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Guidance for CT Departments Desiring to Optimize Protocols for Multiple Scanner Architectures

T Szczykutowicz

T Szczykutowicz1*, F Ranallo2, (1) University Wisconsin-Madison, Madison, WI, (2) University of Wisconsin, Madison, WI

SU-C-134-6 Sunday 1:00PM - 1:55PM Room: 134

Purpose: Clinical protocol development must consider a CT scanners architecture both in hardware and software. Differences in tube output, beam collimation, availability of iterative reconstruction, etc., may only allow some protocols to be properly performed on higher end scanners due to clinical constraints like breath hold duration and contrast dynamics. This study presents an overview of techniques for translating and optimizing a protocol from one scanner to another. Cases in which protocols are not compatible with a given scanner architecture are also discussed.

Methods: At our institution, intensive protocol optimization is performed for each protocol using a single scanner architecture. Once a protocol is optimized in both technical and clinical parameters, the protocol can be translated to other scanner architectures (both older and newer). Essential restraints on the translation process include the maximum clinically allowable scan time and the maximum tube output of the scanner. Successful translation can be done if scan parameters can be modified within these essential constraints. If this is not possible then compromises have to be made that can affect clinical performance. Mathematical relationships related to tube output and clinical considerations will be discussed that guide the transformation and any needed compromises.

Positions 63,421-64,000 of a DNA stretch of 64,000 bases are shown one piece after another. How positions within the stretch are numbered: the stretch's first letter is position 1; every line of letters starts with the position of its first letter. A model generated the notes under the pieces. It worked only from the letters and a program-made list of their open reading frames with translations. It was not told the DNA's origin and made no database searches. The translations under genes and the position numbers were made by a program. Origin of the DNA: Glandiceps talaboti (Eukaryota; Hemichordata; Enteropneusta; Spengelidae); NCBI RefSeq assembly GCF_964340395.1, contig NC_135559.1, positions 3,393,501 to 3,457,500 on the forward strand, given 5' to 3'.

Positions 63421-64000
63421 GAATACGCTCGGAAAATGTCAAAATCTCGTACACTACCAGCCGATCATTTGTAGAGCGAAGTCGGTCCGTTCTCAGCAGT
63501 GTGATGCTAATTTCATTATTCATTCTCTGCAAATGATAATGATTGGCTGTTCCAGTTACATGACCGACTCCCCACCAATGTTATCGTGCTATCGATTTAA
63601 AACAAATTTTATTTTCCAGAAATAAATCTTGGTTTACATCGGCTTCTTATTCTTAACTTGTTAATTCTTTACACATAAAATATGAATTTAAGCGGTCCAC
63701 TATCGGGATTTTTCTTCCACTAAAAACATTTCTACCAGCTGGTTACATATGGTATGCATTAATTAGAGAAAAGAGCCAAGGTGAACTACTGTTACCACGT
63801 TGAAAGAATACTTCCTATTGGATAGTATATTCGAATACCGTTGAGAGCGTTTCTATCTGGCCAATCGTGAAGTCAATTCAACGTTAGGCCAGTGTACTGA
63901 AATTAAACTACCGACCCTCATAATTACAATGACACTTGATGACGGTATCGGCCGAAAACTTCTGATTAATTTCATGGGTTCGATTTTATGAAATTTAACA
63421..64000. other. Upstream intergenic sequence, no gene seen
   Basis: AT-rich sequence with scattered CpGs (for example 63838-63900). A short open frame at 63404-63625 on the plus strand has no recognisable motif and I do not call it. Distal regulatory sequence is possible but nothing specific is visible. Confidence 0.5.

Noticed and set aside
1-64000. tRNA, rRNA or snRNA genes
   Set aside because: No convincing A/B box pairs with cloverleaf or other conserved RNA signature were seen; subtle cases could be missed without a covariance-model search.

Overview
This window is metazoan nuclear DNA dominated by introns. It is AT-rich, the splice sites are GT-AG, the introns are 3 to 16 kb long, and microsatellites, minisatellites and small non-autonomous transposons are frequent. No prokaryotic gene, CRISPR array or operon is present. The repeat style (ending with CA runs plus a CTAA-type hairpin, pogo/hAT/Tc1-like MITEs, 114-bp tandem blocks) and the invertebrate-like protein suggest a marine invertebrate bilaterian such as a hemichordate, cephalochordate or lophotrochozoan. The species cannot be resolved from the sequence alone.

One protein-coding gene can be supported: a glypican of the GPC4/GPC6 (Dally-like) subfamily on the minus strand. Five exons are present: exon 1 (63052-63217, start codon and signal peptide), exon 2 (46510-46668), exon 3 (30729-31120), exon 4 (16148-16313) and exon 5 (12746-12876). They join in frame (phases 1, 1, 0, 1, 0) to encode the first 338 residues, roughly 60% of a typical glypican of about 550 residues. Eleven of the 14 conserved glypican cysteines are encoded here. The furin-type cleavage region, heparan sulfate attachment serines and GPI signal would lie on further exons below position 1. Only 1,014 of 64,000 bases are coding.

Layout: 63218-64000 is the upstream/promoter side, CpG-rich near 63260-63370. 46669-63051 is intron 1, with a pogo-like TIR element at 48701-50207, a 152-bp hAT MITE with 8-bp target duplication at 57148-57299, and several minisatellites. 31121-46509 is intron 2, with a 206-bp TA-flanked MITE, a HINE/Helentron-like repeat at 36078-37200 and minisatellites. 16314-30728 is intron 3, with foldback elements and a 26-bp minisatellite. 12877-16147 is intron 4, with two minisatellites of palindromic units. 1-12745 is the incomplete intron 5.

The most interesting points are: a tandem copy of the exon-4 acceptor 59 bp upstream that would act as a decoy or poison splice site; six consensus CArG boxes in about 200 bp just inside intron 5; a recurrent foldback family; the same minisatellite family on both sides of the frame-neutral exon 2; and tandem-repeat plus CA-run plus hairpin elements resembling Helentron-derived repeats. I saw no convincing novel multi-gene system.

Results: Several test cases are presented providing details of translating optimized protocols to an older and newer CT scanner architecture. Cases in which older scanners cannot provide the required performance are common for angiography exams that require high spatial resolution, thin reconstructed slice thickness, low noise, and fast scan times due to breath hold and contrast dynamic constraints.

Conclusion: Understanding the limitations of older generation CT scanners and the benefits of newer CT architectures is critical for maintaining a uniquely optimized set of CT protocols across a wide range of CT architectures.

Funding Support, Disclosures, and Conflict of Interest: Equipment grant from GE healthcare.

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